PEG-Interferon lambda
The native human protein Interferon lambda is generated by the immune system in response to viral infection. Interferon lambda mediates anti-viral activity through a receptor that is distinct from that used by Interferon alpha and is present on fewer cell types within the tissues of the body. Receptors for Interferon lambda are present on several important sites of viral infection, most notably cells of the lung and liver. Recombinant PEG-Interferon lambda, a novel, pegylated Type III interferon, has shown in vitro anti-viral activity against several viruses, including HCV. A Phase 1a healthy volunteer, single dose study showed dose-dependent pharmacokinetics, evidence of biological activity (starting at 1.5 mcg/kg) and that PEG-Interferon lambda was well tolerated at pharmacologically active doses with no fever, flu-like symptoms or hematological effects. ZymoGenetics holds worldwide rights to PEG-Interferon lambda.
SOURCE: ZymoGenetics, Inc.
ZymoGenetics Presents PEG-Interferon Lambda Phase 1a Data 12/11/2007
Program to Advance to Phase 1b Study in Patients with Chronic Hepatitis C

SEATTLE, Dec 11, 2007 (BUSINESS WIRE) -- ZymoGenetics, Inc. (NASDAQ:ZGEN), today presented data from a Phase 1a clinical trial with PEG-Interferon lambda (also known as IL-29) in healthy volunteers showing that administration of single doses of PEG-Interferon lambda was well tolerated at doses that produced anticipated pharmacologic activity, including up-regulation of interferon response markers associated with antiviral effects. No fever or hematologic effects, which are typically seen with interferon alpha, were observed at any of the dose levels tested.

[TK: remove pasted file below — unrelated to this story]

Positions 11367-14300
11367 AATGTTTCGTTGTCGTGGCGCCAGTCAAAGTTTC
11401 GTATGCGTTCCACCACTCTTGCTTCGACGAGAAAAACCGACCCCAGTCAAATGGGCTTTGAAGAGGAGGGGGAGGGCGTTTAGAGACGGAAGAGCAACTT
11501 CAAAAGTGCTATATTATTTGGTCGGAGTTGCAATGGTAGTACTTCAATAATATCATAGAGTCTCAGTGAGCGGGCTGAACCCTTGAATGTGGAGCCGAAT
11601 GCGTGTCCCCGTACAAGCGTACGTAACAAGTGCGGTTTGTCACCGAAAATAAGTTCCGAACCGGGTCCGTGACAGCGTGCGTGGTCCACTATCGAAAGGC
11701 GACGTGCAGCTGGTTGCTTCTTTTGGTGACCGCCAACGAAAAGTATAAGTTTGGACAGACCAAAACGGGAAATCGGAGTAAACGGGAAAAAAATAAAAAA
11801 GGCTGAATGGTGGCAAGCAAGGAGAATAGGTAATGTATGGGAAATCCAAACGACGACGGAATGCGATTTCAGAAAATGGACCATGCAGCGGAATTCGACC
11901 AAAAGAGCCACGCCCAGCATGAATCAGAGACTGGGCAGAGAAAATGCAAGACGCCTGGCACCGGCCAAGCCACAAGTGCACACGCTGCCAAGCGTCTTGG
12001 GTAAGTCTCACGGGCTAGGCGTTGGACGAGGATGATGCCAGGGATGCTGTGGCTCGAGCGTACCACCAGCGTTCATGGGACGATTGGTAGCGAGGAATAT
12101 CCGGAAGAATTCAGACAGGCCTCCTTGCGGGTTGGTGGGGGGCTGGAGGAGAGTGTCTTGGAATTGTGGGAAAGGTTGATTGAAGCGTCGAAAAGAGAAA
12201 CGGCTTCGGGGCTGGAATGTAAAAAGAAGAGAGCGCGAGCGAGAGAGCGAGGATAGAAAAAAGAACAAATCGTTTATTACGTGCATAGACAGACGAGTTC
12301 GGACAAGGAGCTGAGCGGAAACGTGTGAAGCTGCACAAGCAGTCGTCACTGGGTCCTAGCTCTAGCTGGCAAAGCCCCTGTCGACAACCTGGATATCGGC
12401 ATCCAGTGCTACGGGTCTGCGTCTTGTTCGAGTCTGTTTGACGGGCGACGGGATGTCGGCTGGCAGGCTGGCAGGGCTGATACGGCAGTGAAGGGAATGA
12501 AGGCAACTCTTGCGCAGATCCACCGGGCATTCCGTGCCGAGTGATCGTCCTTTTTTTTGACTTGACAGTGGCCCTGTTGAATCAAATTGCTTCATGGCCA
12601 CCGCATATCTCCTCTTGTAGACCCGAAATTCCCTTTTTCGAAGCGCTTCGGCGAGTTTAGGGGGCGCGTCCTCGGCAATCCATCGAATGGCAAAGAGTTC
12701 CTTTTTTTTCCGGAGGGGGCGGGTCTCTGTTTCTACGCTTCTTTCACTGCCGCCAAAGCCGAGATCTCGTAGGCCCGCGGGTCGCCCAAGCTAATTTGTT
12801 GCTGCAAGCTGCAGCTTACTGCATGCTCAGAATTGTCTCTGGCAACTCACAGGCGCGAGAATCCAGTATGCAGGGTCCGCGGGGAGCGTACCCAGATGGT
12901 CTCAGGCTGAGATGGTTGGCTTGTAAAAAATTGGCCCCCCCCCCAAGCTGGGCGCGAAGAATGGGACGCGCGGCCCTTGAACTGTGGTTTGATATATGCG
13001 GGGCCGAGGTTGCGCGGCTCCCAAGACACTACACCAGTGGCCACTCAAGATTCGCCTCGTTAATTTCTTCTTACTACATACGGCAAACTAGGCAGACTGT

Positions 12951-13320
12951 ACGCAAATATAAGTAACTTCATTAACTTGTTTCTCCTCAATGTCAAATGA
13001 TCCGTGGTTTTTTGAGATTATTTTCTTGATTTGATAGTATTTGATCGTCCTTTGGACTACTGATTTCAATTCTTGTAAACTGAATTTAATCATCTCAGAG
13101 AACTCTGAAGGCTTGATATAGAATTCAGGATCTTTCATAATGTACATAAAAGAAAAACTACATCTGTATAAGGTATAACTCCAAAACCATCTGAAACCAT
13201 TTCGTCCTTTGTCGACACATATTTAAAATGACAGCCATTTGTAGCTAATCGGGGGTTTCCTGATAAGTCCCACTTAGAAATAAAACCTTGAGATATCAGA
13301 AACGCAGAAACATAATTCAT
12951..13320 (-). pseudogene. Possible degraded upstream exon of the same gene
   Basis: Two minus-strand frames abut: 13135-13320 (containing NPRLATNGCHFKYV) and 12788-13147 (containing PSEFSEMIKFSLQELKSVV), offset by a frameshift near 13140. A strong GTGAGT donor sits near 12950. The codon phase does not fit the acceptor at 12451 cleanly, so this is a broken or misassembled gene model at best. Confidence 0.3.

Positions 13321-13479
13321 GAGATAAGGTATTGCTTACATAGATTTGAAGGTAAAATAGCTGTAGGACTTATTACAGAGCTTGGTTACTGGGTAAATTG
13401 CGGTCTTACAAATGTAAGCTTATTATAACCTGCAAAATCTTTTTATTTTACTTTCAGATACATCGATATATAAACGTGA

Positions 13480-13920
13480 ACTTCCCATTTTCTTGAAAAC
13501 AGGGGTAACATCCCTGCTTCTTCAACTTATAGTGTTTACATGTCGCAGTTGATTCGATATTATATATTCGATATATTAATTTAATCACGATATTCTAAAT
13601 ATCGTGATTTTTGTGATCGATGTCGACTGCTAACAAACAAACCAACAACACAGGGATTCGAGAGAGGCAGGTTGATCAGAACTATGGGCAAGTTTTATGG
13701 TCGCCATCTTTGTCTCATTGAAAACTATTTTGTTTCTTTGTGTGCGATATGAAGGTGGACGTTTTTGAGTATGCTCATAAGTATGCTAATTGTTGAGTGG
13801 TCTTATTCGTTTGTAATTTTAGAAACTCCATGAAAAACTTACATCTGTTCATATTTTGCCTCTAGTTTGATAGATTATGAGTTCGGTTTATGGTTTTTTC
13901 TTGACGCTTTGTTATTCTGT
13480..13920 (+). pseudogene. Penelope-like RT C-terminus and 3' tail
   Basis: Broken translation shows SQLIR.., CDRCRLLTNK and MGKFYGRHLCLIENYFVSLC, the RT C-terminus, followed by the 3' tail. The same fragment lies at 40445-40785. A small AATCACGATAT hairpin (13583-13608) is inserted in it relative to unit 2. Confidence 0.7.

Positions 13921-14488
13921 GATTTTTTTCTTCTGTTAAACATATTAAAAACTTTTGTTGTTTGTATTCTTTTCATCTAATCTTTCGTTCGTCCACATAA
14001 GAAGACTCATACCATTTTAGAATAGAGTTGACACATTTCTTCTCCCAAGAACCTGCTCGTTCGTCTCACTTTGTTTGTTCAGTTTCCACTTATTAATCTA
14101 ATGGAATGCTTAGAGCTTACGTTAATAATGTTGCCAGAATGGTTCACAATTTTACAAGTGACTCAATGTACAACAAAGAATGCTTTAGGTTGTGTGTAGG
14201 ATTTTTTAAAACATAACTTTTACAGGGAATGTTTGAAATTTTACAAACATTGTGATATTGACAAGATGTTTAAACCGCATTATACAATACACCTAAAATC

"Results from this single dose Phase 1a study in healthy volunteers support moving forward into a repeat dose Phase 1b study in patients with hepatitis C," said Nicole Onetto, M.D., Senior Vice President and Chief Medical Officer. "The biologically active dose levels observed in the Phase 1a study have been used to design a Phase 1b study to evaluate the safety and antiviral effects of repeat dosing in patients with relapsed hepatitis C infection. "We're hopeful this study will confirm preclinical findings indicating PEG-Interferon lambda has antiviral activity with greater tolerability for patients."
About the Phase 1a Study
The primary objectives of this randomized, placebo-controlled, dose-escalation Phase 1a study were to characterize the safety, tolerability and pharmacokinetics of a single dose of PEG-Interferon lambda administered subcutaneously. Twenty subjects were treated with PEG-Interferon lambda at dose levels up to 7.5 mcg/kg (n=17) or placebo (n=3). Administration of a single dose of PEG-Interferon lambda was associated with dose-related pharmacokinetic and pharmacodynamic effects and was well tolerated at biologically active doses. Evidence of biological activity, including up-regulation of interferon response markers, was seen starting at doses of 1.5 mcg/kg. These results suggest that antiviral activity against hepatitis C virus (HCV) might also be seen at these dose levels.
Overall, administration of PEG-Interferon lambda was well tolerated at doses up to 5 mcg/kg. No fever or hematologic effects were observed at any of the dose levels tested. The primary safety observations consisted of dose-related increases in liver transaminases without associated increases in bilirubin in a subset of patients treated at doses of 5 mcg/kg and higher, and minor decreases in fibrinogen not associated with bleeding or changes in platelet counts, all of which were reversible.
Results of the Phase 1a study with PEG-Interferon lambda were presented at the HEP DART 2007 meeting.